Months of Development Led to Successful Oral Exam Administrations
by Brent Wagner, MD, MBA, ABR Executive Director
Last month, the ABR hosted hundreds of candidates for oral board certification exams in medical physics, interventional radiology, and radiation oncology. The result of almost a year of design and iterative development, the exam interface combined standard video conference software with an interactive platform developed by the ABR. This created an exam experience and scoring model as similar as possible to the previous in-person oral exam without the risk or inconvenience of travel, lost time from work, etc.
ABR staff at multiple levels were critical to the execution of the process, which involved as many as 100 candidates in a single day, connected with examiners from around the country. After content development by subject matter experts, individually and in committees, exam development staff incorporated the cases into a standard format. Testing and modification addressed the need for examiners to have an intuitive interface to proceed through the cases with the candidates, while participating in a rigorous scoring methodology that would achieve the highest level of fairness.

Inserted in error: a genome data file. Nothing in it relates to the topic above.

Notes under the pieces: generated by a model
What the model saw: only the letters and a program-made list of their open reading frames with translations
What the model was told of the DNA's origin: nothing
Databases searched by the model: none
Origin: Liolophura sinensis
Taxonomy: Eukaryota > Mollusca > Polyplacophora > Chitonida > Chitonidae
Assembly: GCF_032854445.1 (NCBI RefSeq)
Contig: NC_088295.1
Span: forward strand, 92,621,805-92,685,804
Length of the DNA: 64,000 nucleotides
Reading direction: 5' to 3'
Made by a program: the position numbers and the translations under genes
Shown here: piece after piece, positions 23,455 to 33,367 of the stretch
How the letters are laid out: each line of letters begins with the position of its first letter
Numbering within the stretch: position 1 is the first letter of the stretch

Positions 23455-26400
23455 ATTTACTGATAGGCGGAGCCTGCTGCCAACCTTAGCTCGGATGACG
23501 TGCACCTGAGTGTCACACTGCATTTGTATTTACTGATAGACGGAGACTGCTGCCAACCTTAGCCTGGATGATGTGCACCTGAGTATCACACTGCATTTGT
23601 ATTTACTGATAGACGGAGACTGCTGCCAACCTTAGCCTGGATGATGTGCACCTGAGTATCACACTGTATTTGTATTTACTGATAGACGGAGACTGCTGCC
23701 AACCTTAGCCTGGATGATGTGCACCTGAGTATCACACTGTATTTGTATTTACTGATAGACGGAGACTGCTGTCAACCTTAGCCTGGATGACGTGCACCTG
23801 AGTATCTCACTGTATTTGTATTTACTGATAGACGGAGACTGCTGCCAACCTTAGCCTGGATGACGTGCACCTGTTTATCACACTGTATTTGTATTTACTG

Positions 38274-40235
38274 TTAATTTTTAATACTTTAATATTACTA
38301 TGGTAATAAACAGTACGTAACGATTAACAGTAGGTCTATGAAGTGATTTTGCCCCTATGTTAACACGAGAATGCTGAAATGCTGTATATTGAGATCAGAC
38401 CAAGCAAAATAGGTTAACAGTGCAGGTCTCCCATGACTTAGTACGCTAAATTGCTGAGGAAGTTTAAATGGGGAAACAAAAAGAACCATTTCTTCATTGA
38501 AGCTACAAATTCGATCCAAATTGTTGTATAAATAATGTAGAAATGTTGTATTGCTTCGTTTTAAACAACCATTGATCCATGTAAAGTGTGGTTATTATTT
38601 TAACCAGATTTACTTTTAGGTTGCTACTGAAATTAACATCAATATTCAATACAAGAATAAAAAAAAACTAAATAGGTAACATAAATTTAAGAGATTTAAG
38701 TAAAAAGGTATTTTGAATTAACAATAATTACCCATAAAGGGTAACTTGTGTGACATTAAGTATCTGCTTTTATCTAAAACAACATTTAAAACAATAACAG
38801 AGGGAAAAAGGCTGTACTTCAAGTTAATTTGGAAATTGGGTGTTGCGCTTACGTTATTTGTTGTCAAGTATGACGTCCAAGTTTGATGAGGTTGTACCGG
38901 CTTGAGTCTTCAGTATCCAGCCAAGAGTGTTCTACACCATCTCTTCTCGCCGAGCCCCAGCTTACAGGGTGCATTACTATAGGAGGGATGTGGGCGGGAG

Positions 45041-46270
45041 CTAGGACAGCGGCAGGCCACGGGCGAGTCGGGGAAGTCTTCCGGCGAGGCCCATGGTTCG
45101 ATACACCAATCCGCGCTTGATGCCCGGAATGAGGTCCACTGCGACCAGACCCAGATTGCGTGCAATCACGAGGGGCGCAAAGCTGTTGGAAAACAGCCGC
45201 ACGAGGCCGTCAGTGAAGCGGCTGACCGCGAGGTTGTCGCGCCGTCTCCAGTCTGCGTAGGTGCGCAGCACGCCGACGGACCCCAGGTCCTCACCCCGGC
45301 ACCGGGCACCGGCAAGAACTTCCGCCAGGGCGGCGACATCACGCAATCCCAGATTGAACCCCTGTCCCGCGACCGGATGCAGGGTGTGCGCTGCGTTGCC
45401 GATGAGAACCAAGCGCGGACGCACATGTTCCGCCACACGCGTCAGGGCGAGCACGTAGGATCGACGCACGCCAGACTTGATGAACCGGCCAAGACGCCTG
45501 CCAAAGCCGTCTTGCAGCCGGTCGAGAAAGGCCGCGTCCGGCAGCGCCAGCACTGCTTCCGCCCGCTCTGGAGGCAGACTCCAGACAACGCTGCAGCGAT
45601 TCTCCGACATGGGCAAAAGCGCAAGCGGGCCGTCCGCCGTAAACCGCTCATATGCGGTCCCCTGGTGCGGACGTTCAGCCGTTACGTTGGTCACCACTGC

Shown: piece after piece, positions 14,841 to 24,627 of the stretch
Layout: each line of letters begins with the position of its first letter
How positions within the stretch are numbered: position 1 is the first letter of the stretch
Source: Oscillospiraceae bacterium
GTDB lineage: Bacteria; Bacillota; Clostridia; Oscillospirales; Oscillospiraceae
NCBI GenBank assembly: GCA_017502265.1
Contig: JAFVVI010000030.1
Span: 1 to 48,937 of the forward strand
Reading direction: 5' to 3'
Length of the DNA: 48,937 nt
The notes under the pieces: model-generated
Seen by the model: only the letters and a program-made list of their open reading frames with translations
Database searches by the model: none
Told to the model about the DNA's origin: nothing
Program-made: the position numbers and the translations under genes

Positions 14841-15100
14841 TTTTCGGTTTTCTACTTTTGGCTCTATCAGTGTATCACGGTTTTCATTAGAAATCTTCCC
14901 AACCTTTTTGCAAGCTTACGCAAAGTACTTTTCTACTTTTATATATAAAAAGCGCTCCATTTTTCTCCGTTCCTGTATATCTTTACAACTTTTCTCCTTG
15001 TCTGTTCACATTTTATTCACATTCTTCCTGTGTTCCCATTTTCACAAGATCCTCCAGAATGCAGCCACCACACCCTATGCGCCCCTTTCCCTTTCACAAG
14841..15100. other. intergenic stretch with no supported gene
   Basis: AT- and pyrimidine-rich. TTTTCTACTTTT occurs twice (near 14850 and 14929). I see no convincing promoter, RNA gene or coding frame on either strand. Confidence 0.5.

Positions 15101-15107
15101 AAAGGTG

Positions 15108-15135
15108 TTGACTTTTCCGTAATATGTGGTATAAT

As we mapped out the workflow and the potential impact of transitions between exam sessions, we decided to introduce a “navigator” model that would require only one check-in for the candidates, followed by a series of one-on-one sessions with examiners over the course of the exam day. Because this was a novel process, in a high-stakes environment, the primary role of the navigators was to reduce stress for the candidates by facilitating the exchanges and providing direct IT support. With navigators working from a command center in the ABR office in Tucson, with multiple levels of oversight, we were able to successfully administer nearly all scheduled exam sessions.
While pleased with the success of the new oral exam platform, the staff recognized the learning opportunities from the experience. Both formal and informal conversations have been directed toward making the process better for candidates and examiners. Much of our approach has been targeted to support ongoing remote administrations, and the Board remains cautiously optimistic we will be able to continue to use and refine this model. As in 2021, all computer-based and oral exams for 2022 will be remote.